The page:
I have never been so circumspect. If it had been up to me, they would have been invited to take their peculiar hobbies elsewhere long ago.

  8. John Swenson Harvey, if you pair these responses with Elder Oaks’ talk, along with a couple of others from this most recent conference, it does make a formidable deterrent to any faithful member getting involved. Elder Oaks set forth the doctrine, and the PR pieces applied it to a specific group. It is also pertinent that Elder Oaks did not announce anything new, but rather consolidated and restated the current state of the teachings and doctrine on this point. I believe that this was a conscious decision on the part of the brethren to do it this way to soften the blow to OW.

  9. JSH:

    “I absolutely agree that these two letters you reference reflect the current thinking of the First Presidency and Twelve on the matters at hand; but they don’t necessarily (although they might) reflect revelation on the matters at hand.”

    I disagree with this sentence, but let’s presume for a moment that it is accurate. Are you then willing to put at risk your salvation by publicly advocating for the OW position, necessarily also taking the position that to do so you must also assert that you understand the mind and will of the Lord better than:

    President Thomas S. Monson
    President Dieter F. Uchtdorf
    President Henry B. Eyring
    Elder Boyd K. Packer
    Elder L. Tom Perry
    Elder Russell M. Nelson
    Elder Dallin H. Oaks
    Elder M. Russell Ballard
    Elder Richard G. Scott
    Elder Robert D. Hales
    Elder Jeffrey R. Holland
    Elder David A. Bednar
    Elder Quentin L. Cook
    Elder D. Todd Christofferson
    Elder Neil L. Anderson

    To say that you know the mind and will of the Lord better than that list of faithful men (who have spent a lifetime in the service of God, and who have been placed in a stewardship position entitling them to revelation), is hubris.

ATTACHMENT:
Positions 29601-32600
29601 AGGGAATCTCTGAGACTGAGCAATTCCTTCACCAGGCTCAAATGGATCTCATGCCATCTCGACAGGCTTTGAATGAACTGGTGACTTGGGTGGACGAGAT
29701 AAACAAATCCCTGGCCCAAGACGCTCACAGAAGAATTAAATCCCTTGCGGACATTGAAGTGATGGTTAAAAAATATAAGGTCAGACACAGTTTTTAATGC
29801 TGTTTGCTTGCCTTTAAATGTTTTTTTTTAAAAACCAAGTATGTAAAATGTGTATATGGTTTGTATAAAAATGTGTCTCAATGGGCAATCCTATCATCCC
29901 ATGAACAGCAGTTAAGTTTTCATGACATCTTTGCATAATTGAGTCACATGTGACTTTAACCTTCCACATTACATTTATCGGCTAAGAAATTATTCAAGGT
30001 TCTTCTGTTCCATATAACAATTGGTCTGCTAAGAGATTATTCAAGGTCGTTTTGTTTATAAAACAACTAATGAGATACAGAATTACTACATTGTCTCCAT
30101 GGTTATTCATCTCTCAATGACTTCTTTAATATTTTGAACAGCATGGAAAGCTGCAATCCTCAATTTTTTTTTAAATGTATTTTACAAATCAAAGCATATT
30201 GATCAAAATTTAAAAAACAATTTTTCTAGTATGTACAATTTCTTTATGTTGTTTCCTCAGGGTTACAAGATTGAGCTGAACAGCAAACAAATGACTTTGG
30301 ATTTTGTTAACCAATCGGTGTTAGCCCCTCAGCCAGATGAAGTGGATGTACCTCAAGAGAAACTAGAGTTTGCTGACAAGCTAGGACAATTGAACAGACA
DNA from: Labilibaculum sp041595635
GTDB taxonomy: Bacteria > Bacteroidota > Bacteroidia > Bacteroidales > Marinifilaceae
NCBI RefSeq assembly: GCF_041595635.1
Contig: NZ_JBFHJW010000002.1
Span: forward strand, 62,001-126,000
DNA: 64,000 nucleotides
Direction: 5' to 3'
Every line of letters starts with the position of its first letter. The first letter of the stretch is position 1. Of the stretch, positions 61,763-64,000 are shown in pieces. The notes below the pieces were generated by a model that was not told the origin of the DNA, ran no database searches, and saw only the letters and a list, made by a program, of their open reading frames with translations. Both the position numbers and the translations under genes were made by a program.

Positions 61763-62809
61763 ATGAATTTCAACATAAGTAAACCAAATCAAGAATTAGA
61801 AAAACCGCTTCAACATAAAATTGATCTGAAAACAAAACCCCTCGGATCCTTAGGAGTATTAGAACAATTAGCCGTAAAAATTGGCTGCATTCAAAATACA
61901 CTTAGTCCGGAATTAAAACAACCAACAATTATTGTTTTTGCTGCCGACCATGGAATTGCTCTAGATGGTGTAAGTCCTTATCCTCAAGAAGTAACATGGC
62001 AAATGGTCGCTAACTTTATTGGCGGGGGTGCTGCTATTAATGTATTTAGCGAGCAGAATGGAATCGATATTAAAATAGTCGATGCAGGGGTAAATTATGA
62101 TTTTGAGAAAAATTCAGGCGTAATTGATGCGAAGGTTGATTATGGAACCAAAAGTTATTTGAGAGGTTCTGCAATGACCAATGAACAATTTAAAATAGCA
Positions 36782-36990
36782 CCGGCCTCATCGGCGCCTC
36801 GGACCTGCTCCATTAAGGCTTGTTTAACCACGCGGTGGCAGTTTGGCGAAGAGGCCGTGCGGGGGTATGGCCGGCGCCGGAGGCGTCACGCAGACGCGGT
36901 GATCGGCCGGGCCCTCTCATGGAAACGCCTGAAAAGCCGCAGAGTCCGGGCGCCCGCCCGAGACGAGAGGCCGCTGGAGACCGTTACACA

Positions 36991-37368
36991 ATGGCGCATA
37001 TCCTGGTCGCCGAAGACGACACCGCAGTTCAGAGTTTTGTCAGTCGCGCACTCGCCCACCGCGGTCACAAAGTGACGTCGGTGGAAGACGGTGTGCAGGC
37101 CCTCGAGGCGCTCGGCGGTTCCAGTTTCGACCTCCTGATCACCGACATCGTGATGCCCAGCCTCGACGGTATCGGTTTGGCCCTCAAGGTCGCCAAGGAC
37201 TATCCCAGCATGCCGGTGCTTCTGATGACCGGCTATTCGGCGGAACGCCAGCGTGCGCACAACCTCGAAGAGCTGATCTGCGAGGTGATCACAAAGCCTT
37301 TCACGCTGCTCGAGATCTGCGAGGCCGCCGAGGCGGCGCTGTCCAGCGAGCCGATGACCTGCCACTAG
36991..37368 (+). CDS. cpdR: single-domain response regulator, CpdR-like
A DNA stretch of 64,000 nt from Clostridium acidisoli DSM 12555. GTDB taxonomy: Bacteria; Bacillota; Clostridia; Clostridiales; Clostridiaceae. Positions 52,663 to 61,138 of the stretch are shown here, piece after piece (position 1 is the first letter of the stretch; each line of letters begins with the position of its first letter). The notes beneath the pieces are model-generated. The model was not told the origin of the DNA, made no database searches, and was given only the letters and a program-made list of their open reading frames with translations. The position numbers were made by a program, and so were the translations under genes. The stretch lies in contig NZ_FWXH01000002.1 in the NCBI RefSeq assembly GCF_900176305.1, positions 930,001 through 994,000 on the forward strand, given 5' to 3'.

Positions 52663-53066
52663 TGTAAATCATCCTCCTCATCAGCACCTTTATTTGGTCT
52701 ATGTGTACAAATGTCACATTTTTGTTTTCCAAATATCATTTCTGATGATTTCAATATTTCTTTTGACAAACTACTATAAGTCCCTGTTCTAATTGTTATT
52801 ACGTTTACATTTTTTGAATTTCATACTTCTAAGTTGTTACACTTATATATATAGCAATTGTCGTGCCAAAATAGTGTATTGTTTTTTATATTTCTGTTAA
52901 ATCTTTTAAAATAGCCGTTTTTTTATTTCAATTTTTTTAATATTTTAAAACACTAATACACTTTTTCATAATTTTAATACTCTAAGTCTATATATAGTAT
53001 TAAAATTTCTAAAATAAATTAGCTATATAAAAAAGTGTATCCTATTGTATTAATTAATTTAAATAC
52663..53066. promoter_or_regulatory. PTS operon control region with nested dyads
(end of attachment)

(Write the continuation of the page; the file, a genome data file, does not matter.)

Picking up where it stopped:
10. It’s interesting to see the difference between the governing of Christ’s church vs. the governing of a Republic. As US citizens, we try to problem solve and make changes to public issues by vote and peaceful protests. The LDS Church is not governed this way so it’s hard sometimes for people to consider a different method for change. Considering political affairs both locally and federally, I have found myself in the middle of several peaceful protests and sought to make change by making my voice heard through educating the public and voting. I think that’s the RIGHT thing to do in these situations. I am not in favor of the OW movement. Not to be trite, but good heavens, why would I want more responsibility than I already have. No thank you. To say that public protest is not the “correct” procedure is kind of harsh to swallow as US citizens. Consider the Nevada Rancher, Cliven Bundy, who is hailed as a patriot in his protest against the BLM. Therefore, I propose that the use of public protest to change things within the private organization of the LDS church should not be considered incorrect but ineffective; because doctrinal issues aren’t changed by vote and protest. Things change within Christ’s church when and only when Jesus Christ says its time for a change. And this happens, as far as I understand, only through asking in prayer, fasting, pondering and patience. Being willing to accept a “No” answer to your protest is not giving up or losing a battle, it is a demonstration of humility and an opportunity to be taught deeply the truths Heavenly Father wants to share with you through the Holy Ghost.

  11. Apparently some of you (OK, basically all who have commented) assume I wrote far more than I did. I did not condone anything the Ordain Women movement/group did. Nor did I advocate for their group. What I said related strictly to how faithful members might respond to the letters the original post seemed (to me) to elevate beyond their apparent status. I said regarding the letters: “It is difficult for some faithful Saints to see the current less definitive letters as revelatory statements regarding the questions of what type of administrative or ordinance authority women could be given in the future.”